Chief’s Corner: Spring events to help prepare for wildfire season |

Chief’s Corner: Spring events to help prepare for wildfire season

Michael Schwartz
Chief’s Corner

It took a while to shake off Old Man Winter and it’s finally time to swing into spring with events in the Tahoe area to help residents prepare for wildfire season.

As we embark on spring cleaning after this heavy winter, it’s time to think about actions we can take now to make our homes fire resistant before wildfire season is upon us. There are several events, opportunities and activities around Tahoe to help residents prepare their communities for wildfire season. These include educational opportunities, free defensible space inspections and free curbside chipping, free green waste collection events, dumpster rebates, and community clean up days to take advantage of.

The time to prepare homes for wildfire is now. Studies show that most homes lost in wildfire events are not the result of direct contact with flames, but the result of ember showers raining down like a hail storm, sometimes miles from the fire — and miles from firefighting resources. This is why we see some homes survive in the midst of other homes that are destroyed.

Items around homes catch embers and smolder, eventually catching the homes on fire. Combustible items around the home like a pile of leaves or pine needles that collect on the steps or in a corner may be the culprit (if leaves tend to collect in the same spot, the embers will likely collect there too). Other items that lead to home fires include combustible patio furniture, patio or window sill decorations, items stored on the deck or in the carport, debris filled gutters, natural fiber doormats, etc. that ignite from embers.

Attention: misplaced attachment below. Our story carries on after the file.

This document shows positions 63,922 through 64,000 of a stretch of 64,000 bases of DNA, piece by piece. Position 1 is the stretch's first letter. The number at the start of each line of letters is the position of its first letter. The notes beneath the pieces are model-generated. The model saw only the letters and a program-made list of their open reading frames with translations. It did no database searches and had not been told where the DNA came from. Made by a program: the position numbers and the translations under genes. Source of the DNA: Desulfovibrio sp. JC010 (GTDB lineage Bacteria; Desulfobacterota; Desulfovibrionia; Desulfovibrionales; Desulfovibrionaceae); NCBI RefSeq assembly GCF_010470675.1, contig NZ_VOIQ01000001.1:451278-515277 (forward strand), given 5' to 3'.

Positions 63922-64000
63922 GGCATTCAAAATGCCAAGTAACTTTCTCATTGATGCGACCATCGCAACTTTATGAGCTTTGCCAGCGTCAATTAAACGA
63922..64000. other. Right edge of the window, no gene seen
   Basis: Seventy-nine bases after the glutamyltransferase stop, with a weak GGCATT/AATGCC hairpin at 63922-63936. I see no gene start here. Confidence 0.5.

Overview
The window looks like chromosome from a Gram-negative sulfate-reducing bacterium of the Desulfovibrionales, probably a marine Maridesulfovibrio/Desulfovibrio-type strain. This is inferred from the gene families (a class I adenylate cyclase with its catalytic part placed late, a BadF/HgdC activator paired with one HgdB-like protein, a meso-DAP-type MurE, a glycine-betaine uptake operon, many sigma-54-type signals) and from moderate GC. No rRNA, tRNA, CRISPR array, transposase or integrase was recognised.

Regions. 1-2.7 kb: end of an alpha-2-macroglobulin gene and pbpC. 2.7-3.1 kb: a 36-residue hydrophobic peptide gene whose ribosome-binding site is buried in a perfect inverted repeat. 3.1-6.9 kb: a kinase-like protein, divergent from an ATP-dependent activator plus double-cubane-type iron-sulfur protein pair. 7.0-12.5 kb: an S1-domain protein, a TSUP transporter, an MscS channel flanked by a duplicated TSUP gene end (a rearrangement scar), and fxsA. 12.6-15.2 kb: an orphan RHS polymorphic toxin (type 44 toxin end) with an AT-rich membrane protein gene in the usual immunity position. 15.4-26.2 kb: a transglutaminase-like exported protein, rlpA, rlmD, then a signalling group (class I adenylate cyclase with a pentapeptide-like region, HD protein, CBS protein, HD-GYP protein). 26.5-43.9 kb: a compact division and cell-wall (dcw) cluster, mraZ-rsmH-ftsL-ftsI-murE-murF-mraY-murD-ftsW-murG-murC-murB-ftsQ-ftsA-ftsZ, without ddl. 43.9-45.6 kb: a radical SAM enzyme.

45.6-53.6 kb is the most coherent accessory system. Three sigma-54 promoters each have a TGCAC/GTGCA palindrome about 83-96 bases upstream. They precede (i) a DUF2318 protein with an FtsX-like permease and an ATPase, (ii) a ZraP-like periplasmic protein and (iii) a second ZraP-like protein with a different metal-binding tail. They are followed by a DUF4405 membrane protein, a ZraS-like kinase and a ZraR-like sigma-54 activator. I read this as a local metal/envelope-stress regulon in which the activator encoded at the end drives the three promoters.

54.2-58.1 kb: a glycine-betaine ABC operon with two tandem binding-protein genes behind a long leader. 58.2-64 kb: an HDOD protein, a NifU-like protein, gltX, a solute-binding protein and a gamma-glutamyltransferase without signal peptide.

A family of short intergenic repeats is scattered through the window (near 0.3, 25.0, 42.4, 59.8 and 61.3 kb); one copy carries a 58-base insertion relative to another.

Homes that have been cleared of this combustible debris have a much better chance of surviving ember showers.

Ember vulnerabilities are threats we need to mitigate, along with maintaining traditional defensible space to protect our homes from surface fires. We can’t eliminate the threat of wildfire, but if communities take advantage of the resources available to prepare now, those efforts will improve their odds in the event of a fire.

For additional information on preparing your home for wildfires, visit

Michael Schwartz joined the North Tahoe Fire Protection District as its fire chief in 2012, after serving 29 years with a neighboring fire agency. Along with his wife Jean, they have been a part of the Lake Tahoe community since 1978.